The feast of Santa Lucia or St. Lucy is celebrated in Sweden, and more and more here in the United States, on December 13th.
In the very early morning a young girl dresses in a flowing white gown and a bright red sash. Her head is adorned with a crown of twigs and lit candles. In Sweden, the young lady would travel on foot from farm to farm. She brought baked goods to each home she visited and her journey was always complete by dawn.
Every town and village in Sweden has its own Lucia, and of course, it was always quite an honor to be chosen.
The baked goods the Lucia (or Lucia Bride as she is also called) brings with her is Lussekattoror (Saffron buns).
Symbolically, the candles are meant to represent light (good) overcoming dark (evil). Historically Santa Lucia was said to be condemned to death, by fire. The flame did not harm Lucia, sparing her life - though briefly. She was later beheaded.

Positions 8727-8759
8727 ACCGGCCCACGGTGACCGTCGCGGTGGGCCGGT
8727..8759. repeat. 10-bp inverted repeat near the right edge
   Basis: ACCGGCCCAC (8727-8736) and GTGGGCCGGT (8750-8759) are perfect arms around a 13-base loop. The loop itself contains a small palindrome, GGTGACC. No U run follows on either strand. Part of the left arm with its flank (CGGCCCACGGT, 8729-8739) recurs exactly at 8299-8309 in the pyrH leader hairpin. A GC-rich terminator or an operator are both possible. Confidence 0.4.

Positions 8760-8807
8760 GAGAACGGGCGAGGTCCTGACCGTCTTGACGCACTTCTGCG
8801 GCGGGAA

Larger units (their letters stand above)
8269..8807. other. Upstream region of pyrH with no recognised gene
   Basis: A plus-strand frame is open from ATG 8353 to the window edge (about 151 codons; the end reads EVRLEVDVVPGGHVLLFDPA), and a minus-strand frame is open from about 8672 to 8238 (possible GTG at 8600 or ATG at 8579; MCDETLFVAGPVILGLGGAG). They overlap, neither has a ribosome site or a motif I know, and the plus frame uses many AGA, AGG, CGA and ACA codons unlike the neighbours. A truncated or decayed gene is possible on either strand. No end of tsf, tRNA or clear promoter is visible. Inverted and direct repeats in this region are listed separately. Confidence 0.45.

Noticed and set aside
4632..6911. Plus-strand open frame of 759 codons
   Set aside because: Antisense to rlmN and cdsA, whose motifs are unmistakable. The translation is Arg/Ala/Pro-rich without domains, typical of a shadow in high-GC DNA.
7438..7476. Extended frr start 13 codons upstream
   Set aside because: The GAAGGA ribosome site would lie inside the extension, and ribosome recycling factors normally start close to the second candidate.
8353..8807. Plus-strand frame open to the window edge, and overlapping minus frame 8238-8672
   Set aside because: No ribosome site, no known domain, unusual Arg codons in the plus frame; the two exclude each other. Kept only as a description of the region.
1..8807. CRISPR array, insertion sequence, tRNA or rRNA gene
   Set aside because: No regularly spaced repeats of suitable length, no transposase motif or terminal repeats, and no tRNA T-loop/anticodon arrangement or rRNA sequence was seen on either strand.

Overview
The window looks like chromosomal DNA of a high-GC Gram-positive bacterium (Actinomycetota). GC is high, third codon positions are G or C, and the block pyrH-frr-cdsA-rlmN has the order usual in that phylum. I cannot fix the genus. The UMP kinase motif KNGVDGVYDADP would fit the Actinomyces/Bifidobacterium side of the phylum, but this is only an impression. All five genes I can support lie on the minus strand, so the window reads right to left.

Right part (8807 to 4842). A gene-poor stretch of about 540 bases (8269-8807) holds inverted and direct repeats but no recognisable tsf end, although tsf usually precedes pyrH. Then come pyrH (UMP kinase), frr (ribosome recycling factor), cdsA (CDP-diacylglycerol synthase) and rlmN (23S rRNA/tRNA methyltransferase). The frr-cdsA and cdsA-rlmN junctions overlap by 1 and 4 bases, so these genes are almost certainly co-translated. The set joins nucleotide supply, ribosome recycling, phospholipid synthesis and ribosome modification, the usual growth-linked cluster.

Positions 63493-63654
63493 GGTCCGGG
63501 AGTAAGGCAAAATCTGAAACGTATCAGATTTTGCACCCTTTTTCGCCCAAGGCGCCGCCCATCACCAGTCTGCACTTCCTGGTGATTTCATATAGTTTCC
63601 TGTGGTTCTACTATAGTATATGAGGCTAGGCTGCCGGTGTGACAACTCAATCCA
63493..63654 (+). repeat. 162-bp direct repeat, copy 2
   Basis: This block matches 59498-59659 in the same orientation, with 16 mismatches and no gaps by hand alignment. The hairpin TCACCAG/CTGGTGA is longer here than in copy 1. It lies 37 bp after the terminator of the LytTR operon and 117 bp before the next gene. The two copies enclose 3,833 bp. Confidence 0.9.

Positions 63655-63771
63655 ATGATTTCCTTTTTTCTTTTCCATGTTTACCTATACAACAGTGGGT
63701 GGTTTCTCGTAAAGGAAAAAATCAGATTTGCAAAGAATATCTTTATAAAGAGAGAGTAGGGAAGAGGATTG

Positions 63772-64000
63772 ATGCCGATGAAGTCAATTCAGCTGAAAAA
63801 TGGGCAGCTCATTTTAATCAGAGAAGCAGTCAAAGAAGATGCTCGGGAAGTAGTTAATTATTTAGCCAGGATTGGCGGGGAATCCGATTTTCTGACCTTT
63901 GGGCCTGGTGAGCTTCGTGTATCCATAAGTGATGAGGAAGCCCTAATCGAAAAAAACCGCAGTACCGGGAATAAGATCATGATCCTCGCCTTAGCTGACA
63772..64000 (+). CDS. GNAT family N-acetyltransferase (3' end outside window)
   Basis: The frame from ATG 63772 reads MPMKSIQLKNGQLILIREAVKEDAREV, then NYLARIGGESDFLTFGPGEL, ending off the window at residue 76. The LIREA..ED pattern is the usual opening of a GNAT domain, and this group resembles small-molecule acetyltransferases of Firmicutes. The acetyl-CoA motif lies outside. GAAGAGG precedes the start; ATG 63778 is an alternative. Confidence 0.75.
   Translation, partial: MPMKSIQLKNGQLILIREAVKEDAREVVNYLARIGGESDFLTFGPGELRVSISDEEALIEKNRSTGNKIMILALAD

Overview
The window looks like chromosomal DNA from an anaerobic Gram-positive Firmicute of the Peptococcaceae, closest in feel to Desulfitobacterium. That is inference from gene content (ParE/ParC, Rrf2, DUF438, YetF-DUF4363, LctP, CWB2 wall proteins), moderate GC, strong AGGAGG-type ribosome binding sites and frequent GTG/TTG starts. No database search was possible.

In addition to the saffron buns Nordic glogg is served. This is a heated red wine with various spices such as cinnamon and cloves. It also has raisins, sugar and often almonds.
Here in Cleveland The Swedish-America Vasa organization presented it's annual program honoring Santa Lucia on Saturday, December 15th at the Forest Hills Presbyterian Church.
There was a procession with Lucia and her attendants, who all then joined in traditional songs sung in Swedish. The Vasa Voices, a choral group, also sang a number of Swedish songs.
Note: The name Vasa refers to Swedish American groups across the country. The name comes from a warship built in Sweden for King Gustavas Adolphus.
Click the play button above to watch a short video of the Lucia and other children marching and singing Santa Lucia at the Cleveland Swedish celebration December 15, 2007